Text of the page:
Inside The Taxi Lobbying Probe

As was reported earlier in the month, metro taxi company Yellow Cab may be in hot water over allegations of illegal lobbying tactics–that is, paying drivers to call state lawmakers and encourage opposition to a taxi deregulation bill that would bring in more competition.

The Secretary of State (SOS) has started an investigation into the company, and will look at evidence presented by the local non-profit watchdog group Colorado Citizens for Ethics in Government (CCEG), which called on officials to launch an inquiry in March. 

These facts compounded with a Yellow Cab’s multi-national parent company and a well-known GOP attorney, may be the perfect ingredients for a gripping investigation. A document  (PDF) on the SOS Web site reveals how the investigation will be conducted, and what evidence an investigator will look at. Yellow Cab is officially known as Colorado Cab Company, LLC.

The Secretary of State will conduct an investigation…to determine if Colorado Cab violated [state law] concerning the employment of unregistered persons to engage in lobbying and whether Colorado Cab drivers violated [state law] by failing to register and report as professional lobbyists. The Secretary will assign and investigator, who will begin the investigation by interviewing CCEG and the cab drivers identified by CCEG.

Also according to the memo, records created during the investigation will remain confidential and not open to members of the press. CCEG has requested that cab drivers who participated in affidavits relating to the lobbying allegations remain anonymous for fear of workplace repercussion.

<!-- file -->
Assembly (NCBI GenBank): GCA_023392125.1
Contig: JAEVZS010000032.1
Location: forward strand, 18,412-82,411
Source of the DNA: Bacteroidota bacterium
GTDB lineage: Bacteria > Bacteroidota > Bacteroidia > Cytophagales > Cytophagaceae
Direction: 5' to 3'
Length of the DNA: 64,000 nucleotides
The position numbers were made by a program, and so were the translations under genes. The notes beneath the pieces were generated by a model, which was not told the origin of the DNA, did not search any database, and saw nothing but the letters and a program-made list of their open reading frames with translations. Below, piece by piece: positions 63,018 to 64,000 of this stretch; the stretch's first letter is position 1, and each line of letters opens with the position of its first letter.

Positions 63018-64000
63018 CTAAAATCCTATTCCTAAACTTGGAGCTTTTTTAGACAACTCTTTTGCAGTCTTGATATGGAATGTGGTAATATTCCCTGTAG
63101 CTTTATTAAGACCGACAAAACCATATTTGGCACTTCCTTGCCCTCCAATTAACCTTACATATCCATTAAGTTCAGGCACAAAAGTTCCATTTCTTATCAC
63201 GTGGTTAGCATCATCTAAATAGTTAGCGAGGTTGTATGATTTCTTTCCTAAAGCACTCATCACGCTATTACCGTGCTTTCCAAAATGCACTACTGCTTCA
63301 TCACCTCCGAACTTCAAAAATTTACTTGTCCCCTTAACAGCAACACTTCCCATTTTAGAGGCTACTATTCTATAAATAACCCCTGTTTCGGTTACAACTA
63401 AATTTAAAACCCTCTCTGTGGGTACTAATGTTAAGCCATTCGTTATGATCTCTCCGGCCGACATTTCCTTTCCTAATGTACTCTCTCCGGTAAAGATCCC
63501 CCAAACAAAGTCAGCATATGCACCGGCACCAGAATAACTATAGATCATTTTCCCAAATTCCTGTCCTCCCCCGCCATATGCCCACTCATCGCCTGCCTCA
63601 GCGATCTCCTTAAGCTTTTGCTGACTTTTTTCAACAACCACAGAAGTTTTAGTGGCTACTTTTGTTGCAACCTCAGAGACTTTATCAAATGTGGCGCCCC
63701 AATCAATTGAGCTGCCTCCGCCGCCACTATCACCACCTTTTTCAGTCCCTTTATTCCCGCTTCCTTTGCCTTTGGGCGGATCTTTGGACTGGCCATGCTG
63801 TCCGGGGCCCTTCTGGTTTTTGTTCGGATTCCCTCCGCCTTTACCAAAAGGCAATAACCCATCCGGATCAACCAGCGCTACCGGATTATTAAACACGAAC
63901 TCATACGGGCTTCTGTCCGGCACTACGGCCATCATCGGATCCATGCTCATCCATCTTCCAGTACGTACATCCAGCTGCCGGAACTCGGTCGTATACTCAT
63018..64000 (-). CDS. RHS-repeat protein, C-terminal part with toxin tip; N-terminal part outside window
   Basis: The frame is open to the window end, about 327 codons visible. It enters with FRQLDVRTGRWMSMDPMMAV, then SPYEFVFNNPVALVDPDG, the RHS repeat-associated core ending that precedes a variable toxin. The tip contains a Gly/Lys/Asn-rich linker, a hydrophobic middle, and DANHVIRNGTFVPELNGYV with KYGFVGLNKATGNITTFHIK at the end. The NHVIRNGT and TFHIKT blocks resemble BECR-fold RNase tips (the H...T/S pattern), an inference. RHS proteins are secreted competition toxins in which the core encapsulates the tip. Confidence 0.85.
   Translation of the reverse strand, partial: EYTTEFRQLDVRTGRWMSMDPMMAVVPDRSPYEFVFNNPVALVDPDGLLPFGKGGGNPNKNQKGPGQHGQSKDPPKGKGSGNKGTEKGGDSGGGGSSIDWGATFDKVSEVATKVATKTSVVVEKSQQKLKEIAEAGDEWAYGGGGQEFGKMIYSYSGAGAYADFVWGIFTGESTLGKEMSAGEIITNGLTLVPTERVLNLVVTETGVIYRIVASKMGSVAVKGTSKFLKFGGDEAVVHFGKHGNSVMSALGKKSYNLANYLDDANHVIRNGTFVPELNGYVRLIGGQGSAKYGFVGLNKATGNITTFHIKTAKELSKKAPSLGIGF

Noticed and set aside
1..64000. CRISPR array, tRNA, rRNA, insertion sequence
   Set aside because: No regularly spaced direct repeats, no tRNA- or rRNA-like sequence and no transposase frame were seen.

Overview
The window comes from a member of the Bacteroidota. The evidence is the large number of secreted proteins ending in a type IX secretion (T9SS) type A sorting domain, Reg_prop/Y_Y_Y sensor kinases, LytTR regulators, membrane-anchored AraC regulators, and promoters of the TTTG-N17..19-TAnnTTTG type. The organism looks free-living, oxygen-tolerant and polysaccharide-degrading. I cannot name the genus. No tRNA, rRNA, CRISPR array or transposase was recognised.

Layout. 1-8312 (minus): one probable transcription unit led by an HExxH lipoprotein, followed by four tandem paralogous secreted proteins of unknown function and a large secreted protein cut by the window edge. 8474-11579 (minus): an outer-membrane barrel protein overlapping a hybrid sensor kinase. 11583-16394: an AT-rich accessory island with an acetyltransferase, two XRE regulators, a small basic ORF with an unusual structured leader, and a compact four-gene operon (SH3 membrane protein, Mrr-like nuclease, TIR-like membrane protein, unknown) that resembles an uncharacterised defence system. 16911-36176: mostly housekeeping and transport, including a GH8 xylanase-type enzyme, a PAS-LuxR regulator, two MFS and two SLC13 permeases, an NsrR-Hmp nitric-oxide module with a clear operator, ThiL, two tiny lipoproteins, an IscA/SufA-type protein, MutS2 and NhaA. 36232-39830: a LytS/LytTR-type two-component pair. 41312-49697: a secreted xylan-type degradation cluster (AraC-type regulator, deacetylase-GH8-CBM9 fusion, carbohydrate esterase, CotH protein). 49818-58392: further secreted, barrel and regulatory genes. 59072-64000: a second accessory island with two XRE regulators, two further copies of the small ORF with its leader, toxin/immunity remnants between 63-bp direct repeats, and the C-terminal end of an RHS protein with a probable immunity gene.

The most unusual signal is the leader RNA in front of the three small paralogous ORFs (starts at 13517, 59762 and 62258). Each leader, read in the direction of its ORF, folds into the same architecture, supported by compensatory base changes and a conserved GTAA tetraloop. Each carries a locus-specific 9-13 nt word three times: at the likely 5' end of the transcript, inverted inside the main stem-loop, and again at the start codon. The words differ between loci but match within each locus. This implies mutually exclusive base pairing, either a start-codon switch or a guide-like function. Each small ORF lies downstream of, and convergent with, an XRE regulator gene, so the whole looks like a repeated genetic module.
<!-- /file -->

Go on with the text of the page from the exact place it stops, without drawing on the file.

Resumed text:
Representing Colorado Cab is GOP attorney Scott Gessler.  Gessler has served as the registered agent for various political groups in the state, including a committee to oppose an increase in the minimum wage.

But this isn’t the first time that Gessler has represented clients against such allegations. In April the Committee for the American Dream was found to have violated electioneering communications law. Gessler defended the group against the complainant, CCEG.

Colorado Cab’s parent company, Veolia Transportation, is also no stranger to heavy state lobbying. When proposed legislation to deregulate the taxi industry was up for consideration in the legislature this session, Veolia spent $19,500 to hire lobbyists for that month. Since January, Veolia has spent a total of $27,000 on lobbying, according to SOS records.

It’s not known when the investigation will be complete, but the inquiry is bringing together former legal foes and ultimately Veolia Transportation, self described as the nation’s “largest private transportation provider.”

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About the Author

Erin Rosa

Erin Rosa was born in Spain and raised in Colorado Springs. She is a freelance writer currently living in Denver. Rosa's work has been featured in a variety of news outlets including the Huffington Post, Democracy Now!, and the Rocky Mountain Chronicle, an alternative-weekly in Northern Colorado where she worked as a columnist covering the state legislature.

Rosa has received awards from the Society of Professional Journalists for her reporting on lobbying and woman's health issues. She was also tapped with a rare honorable mention award by the Newspaper Guild-CWA's David S. Barr Award in 2008--only the second such honor conferred in its nine-year history--for her investigative series covering the federal government's Supermax prison in the state.

Rosa covers the labor community, corrections, immigration and government transparency matters.

She can be reached at erosa@coloradoindependent.com.

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